Industrial symbiosis in waste management center leading into a high rate of material, energy and nutrients recovery and recycling.
Landfilling brings not only environmental challenges but also economic losses as valuable materials, energy and nutrients are lost.
The Päijät-Häme Waste Management company (PHJ), located in Kujala Waste Treatment Centre, in Lahti, Finland, is the core of the Kujala industrial symbioses. PHJ serves over 200 000 residents and 13 000 companies. Due to a sophisticated at-source sorting system, in 2016, only 3% of the of the total municipal waste was landfilled. Approximately 42% was recovered as material.
PHJ strives to achieve a 50% recycling rate by processing waste into raw materials for industry. The new sorting plant, which processes mixed waste, energy waste and construction waste, separates fibres, plastics and various metals that can be recycled or processed further.
As a part of the industrial symbiosis biowaste and wastewater sludge are treated in a biogas and composting facility. Biogas and digestate are further processed by nearby companies. Metal scrap and gypsum plasterboard waste are separated and forwarded for recycling, earthwork products are manufactured from concrete waste and roofing felt waste is processed to raw material for asphalt production. Energy waste is processed into a solid recovered fuel consisting of wood waste and household waste, for the nearby gasification power plant, to produce district heat and electricity for the region. Kujala industrial symbioses contribute to vast resource recovery and enable new green business to arise.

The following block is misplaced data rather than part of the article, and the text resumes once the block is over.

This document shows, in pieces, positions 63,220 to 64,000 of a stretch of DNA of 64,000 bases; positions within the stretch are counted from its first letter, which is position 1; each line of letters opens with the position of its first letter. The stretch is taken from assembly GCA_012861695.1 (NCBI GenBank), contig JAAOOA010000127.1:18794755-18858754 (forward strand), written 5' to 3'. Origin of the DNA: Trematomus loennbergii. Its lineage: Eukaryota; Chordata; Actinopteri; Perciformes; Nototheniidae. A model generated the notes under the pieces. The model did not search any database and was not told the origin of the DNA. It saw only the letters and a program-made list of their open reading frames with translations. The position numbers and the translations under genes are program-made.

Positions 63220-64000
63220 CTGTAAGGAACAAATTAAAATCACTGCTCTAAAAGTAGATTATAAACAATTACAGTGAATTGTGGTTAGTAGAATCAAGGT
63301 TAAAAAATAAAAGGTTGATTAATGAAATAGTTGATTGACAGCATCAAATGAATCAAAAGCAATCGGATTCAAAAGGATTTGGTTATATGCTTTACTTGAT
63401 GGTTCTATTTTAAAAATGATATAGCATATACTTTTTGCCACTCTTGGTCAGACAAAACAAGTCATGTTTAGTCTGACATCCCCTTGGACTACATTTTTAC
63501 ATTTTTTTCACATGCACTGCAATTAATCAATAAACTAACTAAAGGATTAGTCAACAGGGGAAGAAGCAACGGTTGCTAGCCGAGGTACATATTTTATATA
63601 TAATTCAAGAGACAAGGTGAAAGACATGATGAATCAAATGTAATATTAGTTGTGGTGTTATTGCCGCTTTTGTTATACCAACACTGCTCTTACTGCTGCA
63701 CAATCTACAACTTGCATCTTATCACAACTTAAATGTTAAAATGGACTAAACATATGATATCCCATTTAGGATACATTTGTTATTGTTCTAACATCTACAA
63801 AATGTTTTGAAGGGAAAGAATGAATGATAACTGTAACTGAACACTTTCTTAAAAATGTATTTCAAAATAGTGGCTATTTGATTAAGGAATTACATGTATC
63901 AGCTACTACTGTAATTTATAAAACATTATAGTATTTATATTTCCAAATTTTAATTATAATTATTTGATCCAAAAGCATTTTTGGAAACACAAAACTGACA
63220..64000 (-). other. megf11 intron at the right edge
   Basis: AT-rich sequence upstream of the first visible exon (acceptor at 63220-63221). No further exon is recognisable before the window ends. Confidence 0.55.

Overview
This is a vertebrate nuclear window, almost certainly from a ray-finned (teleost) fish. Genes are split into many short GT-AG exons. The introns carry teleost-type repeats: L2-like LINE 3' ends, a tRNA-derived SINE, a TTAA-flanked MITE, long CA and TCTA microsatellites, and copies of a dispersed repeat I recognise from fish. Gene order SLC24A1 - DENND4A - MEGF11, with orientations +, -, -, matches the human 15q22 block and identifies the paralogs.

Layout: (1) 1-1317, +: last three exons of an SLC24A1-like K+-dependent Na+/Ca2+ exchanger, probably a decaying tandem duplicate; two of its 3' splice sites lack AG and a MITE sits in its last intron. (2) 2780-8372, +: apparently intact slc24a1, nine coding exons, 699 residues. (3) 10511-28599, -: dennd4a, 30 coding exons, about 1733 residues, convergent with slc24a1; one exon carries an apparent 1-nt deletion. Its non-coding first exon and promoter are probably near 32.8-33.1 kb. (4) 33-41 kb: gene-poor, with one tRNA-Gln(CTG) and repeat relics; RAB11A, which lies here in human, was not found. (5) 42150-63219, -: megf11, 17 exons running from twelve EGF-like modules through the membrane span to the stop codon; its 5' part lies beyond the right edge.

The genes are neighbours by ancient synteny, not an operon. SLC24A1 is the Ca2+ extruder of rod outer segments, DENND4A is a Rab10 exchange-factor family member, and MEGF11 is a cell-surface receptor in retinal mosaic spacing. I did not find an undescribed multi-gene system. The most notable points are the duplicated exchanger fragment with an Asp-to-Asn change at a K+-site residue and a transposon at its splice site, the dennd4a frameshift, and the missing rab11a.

PHJ is jointly owned by 10 municipalities. Investments, awareness raising and cooperation with stakeholders has been done continuously since 1993. The turnover in 2016 was 15,7 M€ and the number of employees 40.
Evidence of success
The utilization level of municipal waste has increased considerably within the last 10 years. In 2008 the rate of recovery was 54% and in 2017 it was 97%. In 2017 only 3% of the total municipal waste generated in the region was landfilled.
One challenge is to increase the sorting of biowaste at the place of origin, so that the waste ending up at the sorting plant would be as clean as possible. Other challenges are seen in raising awareness and educating citizens and companies in changing their old habits to new ones.
Potential for learning or transfer
Long-term cooperation between municipalities and neighbouring companies has enabled the development of a functional.system. This is the key to a successful industrial symbioses and circular economy in the Päijät-Häme waste management case. In addition, education in prevention of waste and a functional at-source sorting system are fundamental.
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